Saturday, April 23, 4:00 PM
New Promise Church, 8671 Euclid Chardon Rd, Kirtland
1 hour and 40 minutes, with intermission
$5 – $25
- Walter Piston studied music at Harvard and then in Paris with Nadia Boulanger and Paul Dukas. He returned to the U.S. and through his friendship with Serge Koussevitsky had 11 of his works premiered with the Boston Symphony. He taught at Harvard from 1926-1960 where one of his students was none other than Leonard Bernstein. He twice won the Pulitzer Prize for music.
- After his success with Aida in 1871, Verdi was reluctant to compose another opera. After 10 years of prodding by his publisher he finally agreed to take a look at Otello. Very few operatic adaptations of Shakespeare have been successful, but Verdi had success with three of them.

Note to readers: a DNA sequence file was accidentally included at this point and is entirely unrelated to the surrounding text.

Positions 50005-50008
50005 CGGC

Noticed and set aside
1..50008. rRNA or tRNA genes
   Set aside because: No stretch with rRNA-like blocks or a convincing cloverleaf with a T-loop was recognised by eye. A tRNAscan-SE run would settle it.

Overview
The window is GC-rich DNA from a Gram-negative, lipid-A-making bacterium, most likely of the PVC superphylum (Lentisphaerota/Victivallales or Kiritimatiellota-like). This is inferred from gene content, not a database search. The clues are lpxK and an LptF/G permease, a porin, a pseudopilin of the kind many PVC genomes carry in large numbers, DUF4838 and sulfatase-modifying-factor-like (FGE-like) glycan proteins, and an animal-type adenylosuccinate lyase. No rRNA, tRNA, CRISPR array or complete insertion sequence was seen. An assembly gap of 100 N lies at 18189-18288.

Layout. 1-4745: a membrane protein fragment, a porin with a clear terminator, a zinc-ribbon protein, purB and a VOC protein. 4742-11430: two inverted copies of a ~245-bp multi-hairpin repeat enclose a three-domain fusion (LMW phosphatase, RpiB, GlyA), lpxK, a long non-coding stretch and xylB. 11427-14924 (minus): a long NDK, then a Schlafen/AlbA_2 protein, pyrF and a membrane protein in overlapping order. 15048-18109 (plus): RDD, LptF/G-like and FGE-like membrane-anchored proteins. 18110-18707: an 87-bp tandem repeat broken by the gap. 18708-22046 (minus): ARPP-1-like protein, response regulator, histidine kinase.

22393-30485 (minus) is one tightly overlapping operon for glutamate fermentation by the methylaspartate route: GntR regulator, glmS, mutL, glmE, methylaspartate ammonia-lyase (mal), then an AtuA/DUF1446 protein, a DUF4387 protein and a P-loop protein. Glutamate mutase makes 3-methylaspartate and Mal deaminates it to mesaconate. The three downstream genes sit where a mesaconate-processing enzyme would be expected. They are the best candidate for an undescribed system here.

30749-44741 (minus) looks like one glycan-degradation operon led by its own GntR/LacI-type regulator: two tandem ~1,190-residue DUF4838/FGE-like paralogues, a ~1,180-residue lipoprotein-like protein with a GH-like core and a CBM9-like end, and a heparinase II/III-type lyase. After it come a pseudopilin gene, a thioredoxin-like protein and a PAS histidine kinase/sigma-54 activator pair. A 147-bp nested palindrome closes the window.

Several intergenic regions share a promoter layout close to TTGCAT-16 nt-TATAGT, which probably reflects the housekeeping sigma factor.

- Even though he didn’t like Napoleon, Beethoven was sympathetic to the themes of the French Revolution. The opera Fidelio is about freedom and justice. It took Beethoven three tries over 10 years to get Fidelio right. He wrote, “it is the work that brought me the most sorrow, for that reason it is the one most dear to me.”
- Franz Schubert attended the final premiere of Fidelio in 1814. He sold his schoolbooks to buy the ticket. Schubert composed 200 pieces in 1816, including the Symphony No. 5. He was enamored with the music of Mozart and the symphony shows many influences of Mozart.